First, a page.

ST. LOUIS -- The Blues' preparation for their third matchup of the season against the Los Angeles Kings on Thursday night was brief.
"Our meetings when we play this team now are short," Blues coach Ken Hitchcock said before the game. "Just get ready. It's all about your competitive level."
That level was not nearly up to par in a 4-1 loss to LA in front of a sellout crowd of 19,374 at Scottrade Center and Hitchcock was visibly disappointed after the game.
The score was tied 1-1 heading into the third period but a misplay by goaltender Jaroslav Halak led to a shorthanded goal that gave the Kings a two-goal cushion and they added an empty-netter to snap the Blues' five-game, home-winning streak.
The club's only offense came on a penalty shot by T.J. Oshie, his 11th goal and 40th point of the season.
"This had nothing to do with (LA's) shorthanded goal," Hitchcock said. "Their best players came and played big. Their best players were the best players on the ice. They came up big. It was a big game. It was a game that meant quite a bit. They rose to the occasion and we didn't.
"They set the tone early. They were much better than us. It depends on what we do with it. But I'm kind of getting sick of watching it. If we're going to figure this out, we're going to have to get more people coming up a lot bigger. Otherwise we're going to be in the same boat against the same type of team. Probably be in that boat Saturday night (against Anaheim), unless we get a change of attitude."
The Blues had a chance to flag down Chicago for first place in the Central Division, which would have catapulted them into second place in the Western Conference behind Saturday's opponent, the Ducks.
So the potential matchup between Nos. 1-2 Saturday at Scottrade Center wound up dissipating, but that was an after-thought.
The Blues' rubber-game against LA, tied 1-1 after the second intermission, dissipated in the third period.
The Kings began the final frame on the power play after Ryan Reaves was whistled for roughing after the buzzer had sounded.
The man-advantage didn't cost the Blues, per se, but four seconds after the penalty expired, LA went ahead 2-1. A pass from the corner by Trevor Lewis went in off the skate of Jaden Schwartz.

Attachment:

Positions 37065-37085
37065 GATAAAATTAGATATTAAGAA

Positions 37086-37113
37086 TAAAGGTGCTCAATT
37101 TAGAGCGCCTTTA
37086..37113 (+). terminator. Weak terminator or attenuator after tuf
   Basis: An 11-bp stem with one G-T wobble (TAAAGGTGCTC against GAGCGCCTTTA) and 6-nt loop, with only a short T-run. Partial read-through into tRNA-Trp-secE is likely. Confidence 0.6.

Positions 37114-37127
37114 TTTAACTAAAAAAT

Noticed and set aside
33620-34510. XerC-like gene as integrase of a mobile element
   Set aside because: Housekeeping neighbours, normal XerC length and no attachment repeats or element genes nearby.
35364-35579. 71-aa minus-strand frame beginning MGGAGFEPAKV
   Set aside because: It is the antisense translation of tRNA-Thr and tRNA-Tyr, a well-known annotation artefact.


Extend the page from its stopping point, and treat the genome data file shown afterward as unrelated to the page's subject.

"I just tried taking the guy to the net," Schwartz said. "Off (Halak's) pads and off my skate. It's a pretty (bad) bounce. I didn't even see the puck until it hit me. It was bad timing. It's a 1-1 game. Tough bounce. Stuff like that happens and you've got to try and respond in the right way."
Down by a goal, the Blues were awarded a power play approximately two minutes later when Jeff Carter was called for hooking.
The NHL's No. 1 unit went to work, but it started without the puck as captain David Backes lost a face-off to the Kings' Jarret Stoll.
The puck was cleared into the Blues' zone, where Halak went to play it. The puck skipped over Halak's stick and into the restricted area for goalies.
Lewis outraced the team's power-play unit to the puck, and despite Halak diving back toward the crease, the Kings' forward buried the shorthanded goal into an empty net for a 3-1 lead with 15:39 left in regulation.
"Unfortunately for me the puck stayed on the boards and I just couldn't pick it off the board," Halak said. "You know, the trapezoid, I didn't want to play the puck. I think I should have, I guess. I made a mistake at the worst possible time, when the game was on the line for us. I'll take the blame for this one. It's unacceptable to make a mistake like that, especially in the third period.
"We lost because of me."
LA goalie Jonathan Quick made 16 of his 28 saves in the third period and Carter added an empty-netter with less than a minute to play for the final score.
Not even a fight 1:19 into the game -- the Blues' first in 14 games -- could ignite the club early on Thursday.
Barret Jackman, who was involved in the Blues' last bout on Dec. 16 in Ottawa, dropped the gloves with Robyn Regehr.
Less than two minutes later, LA defenseman Jake Muzzin scored on a wrist shot to put LA ahead 1-0. The goal came from the right circle and got over the glove of Halak.
The Blues trailed 1-0 and had only nine shots on goal when Oshie found himself on a breakaway six minutes into the second period. Oshie was yanked down by Muzzin and awarded a penalty shot.
Known to drive the net and deke goaltenders in the shootout, Oshie may have surprised Quick by pulling up and ripping a wrist shot between the legs of the netminder.
"I was hoping he was expecting me to do another deke or something fancy and fortunately I squeaked it between his legs," Oshie said.
The Blues had the Kings tied 1-1, but that's all Quick would allow, stifling the team in the third period.
"We started trying to make too many plays, which we've been doing a little too much of lately," Oshie said. "They took advantage of it."
Late in the game, Muzzin administered a head shot on Vladimir Sobotka, to which teammate Vladimir Tarasenko responded. Unfortunately for the Blues, it was about the only response they had Thursday.
(c)2014 St. Louis Post-Dispatch
Visit the St. Louis Post-Dispatch at www.stltoday.com
Distributed by MCT Information Services